4. Some converters have adjustable output and can have a wide range input.
    5. I'm thinking a 24V battery setup might be bigger and heavier than 12V, but have the advantage of "buck operation" down to battery discharge voltage.

    Likely other points I missed. Interesting project concept, good luck.
    Mike
     
  10. N3HGB

    N3HGB Ham Member QRZ Page

    Is it really necessary to lead off with unfounded personal attacks and "must be a CBer" every time someone uses a poor choice of words? This is exactly what drives people away from this hobby, there is a lot to learn and no one wants to be insulted every time they ask a question.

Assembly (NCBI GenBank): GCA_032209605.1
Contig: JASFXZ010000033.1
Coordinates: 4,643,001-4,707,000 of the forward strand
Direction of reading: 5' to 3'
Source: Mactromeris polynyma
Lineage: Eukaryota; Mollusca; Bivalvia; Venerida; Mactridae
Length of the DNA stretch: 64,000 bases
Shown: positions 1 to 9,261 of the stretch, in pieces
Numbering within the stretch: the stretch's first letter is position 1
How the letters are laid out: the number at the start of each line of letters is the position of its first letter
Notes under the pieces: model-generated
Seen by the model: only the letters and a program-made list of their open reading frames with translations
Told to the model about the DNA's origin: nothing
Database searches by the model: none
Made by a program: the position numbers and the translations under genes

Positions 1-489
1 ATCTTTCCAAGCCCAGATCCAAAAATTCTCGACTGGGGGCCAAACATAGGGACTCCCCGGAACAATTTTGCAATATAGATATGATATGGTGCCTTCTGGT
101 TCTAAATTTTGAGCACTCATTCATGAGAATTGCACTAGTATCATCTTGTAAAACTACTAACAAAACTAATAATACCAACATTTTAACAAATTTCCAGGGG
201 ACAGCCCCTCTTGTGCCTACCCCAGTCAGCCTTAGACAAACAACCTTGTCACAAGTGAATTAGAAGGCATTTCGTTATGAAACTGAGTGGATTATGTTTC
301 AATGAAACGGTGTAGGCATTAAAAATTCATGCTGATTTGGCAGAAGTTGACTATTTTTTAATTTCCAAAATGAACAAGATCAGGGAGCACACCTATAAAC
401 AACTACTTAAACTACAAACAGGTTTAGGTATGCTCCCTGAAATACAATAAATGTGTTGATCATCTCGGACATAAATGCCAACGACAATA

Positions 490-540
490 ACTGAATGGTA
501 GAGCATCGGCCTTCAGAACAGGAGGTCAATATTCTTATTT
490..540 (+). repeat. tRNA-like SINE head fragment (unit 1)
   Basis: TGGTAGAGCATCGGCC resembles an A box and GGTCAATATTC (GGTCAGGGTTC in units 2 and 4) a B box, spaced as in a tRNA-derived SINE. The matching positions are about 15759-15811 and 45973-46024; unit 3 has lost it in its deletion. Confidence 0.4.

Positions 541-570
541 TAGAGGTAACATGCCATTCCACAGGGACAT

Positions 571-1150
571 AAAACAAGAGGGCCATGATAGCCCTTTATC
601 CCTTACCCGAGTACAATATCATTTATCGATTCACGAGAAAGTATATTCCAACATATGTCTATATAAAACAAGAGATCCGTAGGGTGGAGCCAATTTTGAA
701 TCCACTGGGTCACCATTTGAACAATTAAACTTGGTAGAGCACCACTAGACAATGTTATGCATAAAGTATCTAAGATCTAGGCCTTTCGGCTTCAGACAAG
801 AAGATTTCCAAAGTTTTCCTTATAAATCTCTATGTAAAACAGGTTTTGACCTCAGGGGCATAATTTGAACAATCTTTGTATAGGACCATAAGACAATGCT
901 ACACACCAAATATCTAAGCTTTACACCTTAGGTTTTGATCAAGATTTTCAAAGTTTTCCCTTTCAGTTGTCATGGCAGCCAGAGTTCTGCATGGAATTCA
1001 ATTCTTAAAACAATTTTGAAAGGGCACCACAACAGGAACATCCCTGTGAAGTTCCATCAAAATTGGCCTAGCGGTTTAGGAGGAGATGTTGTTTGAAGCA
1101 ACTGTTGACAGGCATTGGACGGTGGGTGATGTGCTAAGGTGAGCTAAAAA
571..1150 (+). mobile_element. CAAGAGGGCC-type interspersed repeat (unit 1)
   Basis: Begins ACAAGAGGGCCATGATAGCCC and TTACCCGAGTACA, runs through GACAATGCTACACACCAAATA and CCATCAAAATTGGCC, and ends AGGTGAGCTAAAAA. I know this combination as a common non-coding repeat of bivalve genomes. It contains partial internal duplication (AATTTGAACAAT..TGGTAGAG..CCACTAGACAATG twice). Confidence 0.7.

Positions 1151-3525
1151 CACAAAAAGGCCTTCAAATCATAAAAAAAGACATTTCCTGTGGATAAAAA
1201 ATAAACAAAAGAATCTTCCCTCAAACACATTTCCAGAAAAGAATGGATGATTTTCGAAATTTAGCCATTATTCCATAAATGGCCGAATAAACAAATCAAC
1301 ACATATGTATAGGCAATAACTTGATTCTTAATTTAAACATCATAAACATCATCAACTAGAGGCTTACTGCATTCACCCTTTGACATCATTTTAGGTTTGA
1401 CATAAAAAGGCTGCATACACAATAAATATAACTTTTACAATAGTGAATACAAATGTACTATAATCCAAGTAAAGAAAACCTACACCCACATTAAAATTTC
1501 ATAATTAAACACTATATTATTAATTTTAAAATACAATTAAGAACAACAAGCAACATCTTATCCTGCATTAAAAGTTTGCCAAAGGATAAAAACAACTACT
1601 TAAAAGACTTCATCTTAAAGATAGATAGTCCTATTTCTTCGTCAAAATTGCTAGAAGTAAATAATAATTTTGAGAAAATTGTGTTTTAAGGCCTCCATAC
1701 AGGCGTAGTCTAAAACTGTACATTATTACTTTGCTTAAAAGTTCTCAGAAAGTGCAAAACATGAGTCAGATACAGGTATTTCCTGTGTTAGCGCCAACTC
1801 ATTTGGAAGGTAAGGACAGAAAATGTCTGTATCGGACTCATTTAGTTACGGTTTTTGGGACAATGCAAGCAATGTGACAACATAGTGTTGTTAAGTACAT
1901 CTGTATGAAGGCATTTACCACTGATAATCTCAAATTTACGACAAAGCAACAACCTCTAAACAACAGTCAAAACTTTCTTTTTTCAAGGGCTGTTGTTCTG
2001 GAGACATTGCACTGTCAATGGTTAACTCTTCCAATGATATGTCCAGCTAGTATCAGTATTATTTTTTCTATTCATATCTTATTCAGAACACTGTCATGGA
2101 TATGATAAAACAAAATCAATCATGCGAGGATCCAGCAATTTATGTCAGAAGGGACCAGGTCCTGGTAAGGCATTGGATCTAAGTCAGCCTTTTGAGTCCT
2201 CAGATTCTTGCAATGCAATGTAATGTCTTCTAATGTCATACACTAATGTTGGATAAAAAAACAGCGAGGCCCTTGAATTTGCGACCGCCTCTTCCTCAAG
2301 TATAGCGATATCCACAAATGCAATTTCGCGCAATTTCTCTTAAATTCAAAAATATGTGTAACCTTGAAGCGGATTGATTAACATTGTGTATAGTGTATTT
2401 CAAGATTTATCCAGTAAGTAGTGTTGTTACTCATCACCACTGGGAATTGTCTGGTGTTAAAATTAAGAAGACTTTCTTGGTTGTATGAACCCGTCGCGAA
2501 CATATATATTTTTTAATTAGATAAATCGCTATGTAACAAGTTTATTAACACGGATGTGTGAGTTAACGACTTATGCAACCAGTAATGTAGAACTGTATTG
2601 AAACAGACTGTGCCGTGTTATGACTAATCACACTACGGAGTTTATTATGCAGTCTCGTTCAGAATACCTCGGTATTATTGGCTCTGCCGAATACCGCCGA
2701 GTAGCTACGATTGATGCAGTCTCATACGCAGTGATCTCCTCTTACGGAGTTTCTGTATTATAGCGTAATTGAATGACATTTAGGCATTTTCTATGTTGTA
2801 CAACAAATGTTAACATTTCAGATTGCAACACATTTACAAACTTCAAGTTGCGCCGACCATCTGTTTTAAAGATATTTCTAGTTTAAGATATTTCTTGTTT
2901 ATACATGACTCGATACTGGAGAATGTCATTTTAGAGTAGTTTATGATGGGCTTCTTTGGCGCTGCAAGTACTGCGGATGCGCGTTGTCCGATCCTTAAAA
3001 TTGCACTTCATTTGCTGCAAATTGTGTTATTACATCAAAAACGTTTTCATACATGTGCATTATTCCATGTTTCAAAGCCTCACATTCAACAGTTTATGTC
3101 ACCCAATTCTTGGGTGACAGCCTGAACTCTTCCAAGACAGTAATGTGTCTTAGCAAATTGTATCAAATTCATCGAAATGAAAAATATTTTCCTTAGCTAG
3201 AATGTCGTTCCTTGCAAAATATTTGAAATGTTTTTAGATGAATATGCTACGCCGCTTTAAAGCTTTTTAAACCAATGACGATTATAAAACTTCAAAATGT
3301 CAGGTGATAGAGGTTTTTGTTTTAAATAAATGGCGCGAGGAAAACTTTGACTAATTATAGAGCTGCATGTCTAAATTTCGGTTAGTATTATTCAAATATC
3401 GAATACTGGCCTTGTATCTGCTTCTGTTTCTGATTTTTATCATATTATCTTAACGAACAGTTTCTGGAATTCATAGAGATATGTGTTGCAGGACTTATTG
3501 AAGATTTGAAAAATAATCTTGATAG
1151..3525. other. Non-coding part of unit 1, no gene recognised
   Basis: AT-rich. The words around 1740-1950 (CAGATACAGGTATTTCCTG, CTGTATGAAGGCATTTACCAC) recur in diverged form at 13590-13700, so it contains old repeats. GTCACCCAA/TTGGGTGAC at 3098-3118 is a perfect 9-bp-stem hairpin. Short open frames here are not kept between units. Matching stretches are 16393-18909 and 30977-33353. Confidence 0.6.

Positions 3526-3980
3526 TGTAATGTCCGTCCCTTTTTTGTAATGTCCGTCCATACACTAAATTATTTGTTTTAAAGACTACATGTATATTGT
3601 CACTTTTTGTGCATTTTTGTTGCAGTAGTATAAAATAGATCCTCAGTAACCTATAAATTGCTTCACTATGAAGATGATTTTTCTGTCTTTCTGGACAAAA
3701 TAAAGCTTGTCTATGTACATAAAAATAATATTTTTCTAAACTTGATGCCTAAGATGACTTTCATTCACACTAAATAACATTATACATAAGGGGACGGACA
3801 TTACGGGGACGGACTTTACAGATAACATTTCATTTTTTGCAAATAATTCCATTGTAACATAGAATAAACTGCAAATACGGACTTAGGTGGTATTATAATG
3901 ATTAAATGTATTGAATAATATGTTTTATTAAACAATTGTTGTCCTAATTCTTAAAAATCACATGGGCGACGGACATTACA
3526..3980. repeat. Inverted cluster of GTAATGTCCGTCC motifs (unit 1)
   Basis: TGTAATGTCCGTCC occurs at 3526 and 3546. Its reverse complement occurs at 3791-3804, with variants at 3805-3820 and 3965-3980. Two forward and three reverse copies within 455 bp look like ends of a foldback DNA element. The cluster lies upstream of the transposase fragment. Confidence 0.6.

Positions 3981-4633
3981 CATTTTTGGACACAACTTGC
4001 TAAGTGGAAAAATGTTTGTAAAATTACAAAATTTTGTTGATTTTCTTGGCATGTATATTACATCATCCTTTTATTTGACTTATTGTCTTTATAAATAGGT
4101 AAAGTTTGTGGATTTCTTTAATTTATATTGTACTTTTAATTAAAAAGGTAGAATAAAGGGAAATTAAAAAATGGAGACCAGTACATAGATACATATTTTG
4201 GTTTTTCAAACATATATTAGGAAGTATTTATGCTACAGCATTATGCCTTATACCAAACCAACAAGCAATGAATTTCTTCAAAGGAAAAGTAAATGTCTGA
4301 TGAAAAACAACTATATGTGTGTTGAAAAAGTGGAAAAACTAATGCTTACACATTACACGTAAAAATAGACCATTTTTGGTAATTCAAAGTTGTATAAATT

We all know transformers don't work at DC and we also know the 1001 varieties of power supplies sometimes just get called transformers generically or maybe the guy was just typing fast and not picking the best words.
    Anyway - for the OP - there are plenty of DC-DC converters around. For one example, 24 volt boats and airplanes sometimes need to run 12 volt radios and 12 volt boat and airplanes sometimes need to run 24 volt radios at the high price and and eBay is full of cheap converters. Some of them run hot and some of them have horrendous RFI. Is there a reason you want 24 volt batteries?
     
    WA7ARK, W2ASC, WR2E and 3 others like this.